V.A.11. Matt-painted askos in the fringed style, dwelling IV, Timpone della Motta
The literal translation of the ancient Greek word askos is ‘tube’. In pottery terms, however, ‘askos’ is the term used for a globular pouring vessel with an overarching handle and a large spout. The form refers back to wine sacks made from animal skins. In Italy askoi were used from the Bronze Age onwards.
This particular askos – re-assembled out of many fragments by Dr Albert J. Nijboer - is hand-made from clay rings and smoothed on the outside. Its handle, added separately, is composed of two round straps.
The decoration consists of two broad friezes, one on each side of the handle and each connected to three lines that encircle the spout. As is usual in this style group the friezes are composed of horizontal parallel lines intersected at regular distances by sets of vertical lines. From the intersections bundles of fringes hang down over the belly of the vessel.
Askoi are particularly suited to pour small quantities of liquid, which is why they are often classified as oil flasks.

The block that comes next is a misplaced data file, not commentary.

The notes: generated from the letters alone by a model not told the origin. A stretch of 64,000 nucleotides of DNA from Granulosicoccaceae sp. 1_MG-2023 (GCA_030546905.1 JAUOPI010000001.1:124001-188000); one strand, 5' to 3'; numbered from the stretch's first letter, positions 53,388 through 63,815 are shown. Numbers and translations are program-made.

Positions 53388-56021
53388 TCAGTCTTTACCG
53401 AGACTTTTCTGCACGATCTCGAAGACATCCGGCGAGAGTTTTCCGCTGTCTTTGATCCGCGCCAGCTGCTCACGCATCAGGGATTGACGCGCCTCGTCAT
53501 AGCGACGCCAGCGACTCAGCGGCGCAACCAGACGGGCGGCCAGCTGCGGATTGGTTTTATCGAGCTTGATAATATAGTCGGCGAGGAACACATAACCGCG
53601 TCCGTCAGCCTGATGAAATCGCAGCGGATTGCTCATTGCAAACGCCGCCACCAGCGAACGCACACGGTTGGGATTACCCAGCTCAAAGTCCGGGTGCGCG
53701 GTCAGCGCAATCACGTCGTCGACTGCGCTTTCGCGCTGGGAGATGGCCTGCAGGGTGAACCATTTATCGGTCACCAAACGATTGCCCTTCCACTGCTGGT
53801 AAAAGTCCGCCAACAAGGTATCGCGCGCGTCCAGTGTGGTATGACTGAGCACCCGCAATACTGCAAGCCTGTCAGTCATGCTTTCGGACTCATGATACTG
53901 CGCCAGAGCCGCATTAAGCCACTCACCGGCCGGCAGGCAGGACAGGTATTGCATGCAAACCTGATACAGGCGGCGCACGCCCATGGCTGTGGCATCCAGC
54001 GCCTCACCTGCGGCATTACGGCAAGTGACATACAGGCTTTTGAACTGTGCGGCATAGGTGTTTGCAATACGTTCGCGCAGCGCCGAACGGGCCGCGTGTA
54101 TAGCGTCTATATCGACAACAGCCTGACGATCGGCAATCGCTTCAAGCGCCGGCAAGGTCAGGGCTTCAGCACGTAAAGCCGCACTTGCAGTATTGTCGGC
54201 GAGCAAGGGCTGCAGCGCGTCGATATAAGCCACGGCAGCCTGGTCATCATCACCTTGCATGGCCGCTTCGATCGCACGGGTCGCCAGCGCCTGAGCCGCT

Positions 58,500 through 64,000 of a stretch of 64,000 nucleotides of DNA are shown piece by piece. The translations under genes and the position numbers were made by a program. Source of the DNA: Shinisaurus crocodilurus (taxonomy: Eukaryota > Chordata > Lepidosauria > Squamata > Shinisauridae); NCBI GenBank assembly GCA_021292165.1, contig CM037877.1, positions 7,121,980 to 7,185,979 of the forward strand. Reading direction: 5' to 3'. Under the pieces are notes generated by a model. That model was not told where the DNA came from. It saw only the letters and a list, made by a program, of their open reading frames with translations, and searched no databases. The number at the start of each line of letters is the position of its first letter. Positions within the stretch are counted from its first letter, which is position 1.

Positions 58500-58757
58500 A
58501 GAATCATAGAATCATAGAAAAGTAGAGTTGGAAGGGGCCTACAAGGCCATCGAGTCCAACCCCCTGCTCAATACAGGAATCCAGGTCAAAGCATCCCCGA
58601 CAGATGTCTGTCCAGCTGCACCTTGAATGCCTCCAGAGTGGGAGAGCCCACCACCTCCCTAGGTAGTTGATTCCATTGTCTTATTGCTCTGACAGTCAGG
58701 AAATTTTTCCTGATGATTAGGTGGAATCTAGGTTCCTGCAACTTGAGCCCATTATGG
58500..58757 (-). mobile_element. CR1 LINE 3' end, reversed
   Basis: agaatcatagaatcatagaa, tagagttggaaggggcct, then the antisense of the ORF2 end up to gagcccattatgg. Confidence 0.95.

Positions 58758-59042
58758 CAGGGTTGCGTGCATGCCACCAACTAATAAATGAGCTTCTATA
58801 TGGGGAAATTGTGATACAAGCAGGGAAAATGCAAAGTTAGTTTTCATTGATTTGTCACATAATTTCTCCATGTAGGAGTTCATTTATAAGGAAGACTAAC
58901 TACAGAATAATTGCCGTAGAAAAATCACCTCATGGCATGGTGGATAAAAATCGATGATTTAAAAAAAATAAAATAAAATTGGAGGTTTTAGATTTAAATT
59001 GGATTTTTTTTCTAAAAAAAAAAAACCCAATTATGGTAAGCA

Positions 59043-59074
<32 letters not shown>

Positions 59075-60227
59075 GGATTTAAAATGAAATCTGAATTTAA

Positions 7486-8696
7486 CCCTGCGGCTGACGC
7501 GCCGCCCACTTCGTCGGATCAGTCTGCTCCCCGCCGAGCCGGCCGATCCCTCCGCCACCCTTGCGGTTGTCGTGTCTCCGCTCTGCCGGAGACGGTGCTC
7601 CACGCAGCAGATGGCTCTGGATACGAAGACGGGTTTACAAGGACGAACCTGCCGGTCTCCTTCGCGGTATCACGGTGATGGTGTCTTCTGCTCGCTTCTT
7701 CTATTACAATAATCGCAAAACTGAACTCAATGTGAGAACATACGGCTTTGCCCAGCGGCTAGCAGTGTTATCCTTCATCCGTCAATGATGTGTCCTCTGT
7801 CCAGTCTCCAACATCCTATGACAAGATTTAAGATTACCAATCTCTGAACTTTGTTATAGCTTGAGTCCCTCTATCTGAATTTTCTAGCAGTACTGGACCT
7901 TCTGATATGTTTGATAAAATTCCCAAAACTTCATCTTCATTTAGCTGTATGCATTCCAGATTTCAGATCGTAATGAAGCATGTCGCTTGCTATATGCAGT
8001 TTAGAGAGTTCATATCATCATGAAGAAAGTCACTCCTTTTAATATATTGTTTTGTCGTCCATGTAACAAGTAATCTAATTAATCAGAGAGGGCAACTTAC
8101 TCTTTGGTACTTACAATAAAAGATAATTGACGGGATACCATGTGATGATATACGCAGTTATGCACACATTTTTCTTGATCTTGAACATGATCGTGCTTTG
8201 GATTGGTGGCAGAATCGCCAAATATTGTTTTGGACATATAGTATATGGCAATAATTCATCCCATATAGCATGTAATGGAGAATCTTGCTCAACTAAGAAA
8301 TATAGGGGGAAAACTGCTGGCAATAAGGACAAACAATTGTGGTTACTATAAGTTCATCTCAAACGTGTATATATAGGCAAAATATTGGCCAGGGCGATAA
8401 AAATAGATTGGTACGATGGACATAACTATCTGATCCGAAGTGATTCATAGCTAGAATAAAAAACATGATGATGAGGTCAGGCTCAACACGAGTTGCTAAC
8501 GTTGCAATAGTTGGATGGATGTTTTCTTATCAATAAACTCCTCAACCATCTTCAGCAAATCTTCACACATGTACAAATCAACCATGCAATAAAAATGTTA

At Francavilla Marittima, however, this property may have been used for another purpose. In the Macchiabate necropolis vessels of this type appear almost exclusively in the tombs of small children. Is it too fanciful to imagine small amounts of milk being kept and poured for the young Oenotrians from such vessels?
A very interesting askos, decorated in the ‘Fringed Style’ of the Sibaritide and therefore almost certainly an imported piece, was found in the tomb of a boy of 2/3 years old, buried in grave // at Pithekoussai on Ischia.
The first object to be noted by the excavator and other experts was the talismanic scarab found with the boy. It was inscribed with the name of pharaoh Bocchoris, whose reign in Egypt covered the period of 720-715BC. Besides the askos the tomb also contained Protocorinthian vessels, dated to immediately after the Late Geometric style of Corinth.
The fact that the askos was buried with a small child, which is also a constant feature in the Macchiabate necropolis, may suggest that the aristocratic family that buried the boy at Pithekoussai was of Oenotrian descent. The association of the askos with a small child suggests that the askos from the S. Montano necropolis[wasn’t an heirloom, but is likely to be almost contemporary with the earliest aryballoi in Protocorinthian style.
These observations from Pithekoussai are important because they establish a terminus ante quem for hut IV on Plateau I of the Timpone della Motta, which will therefore have to be placed sometime around 700BC.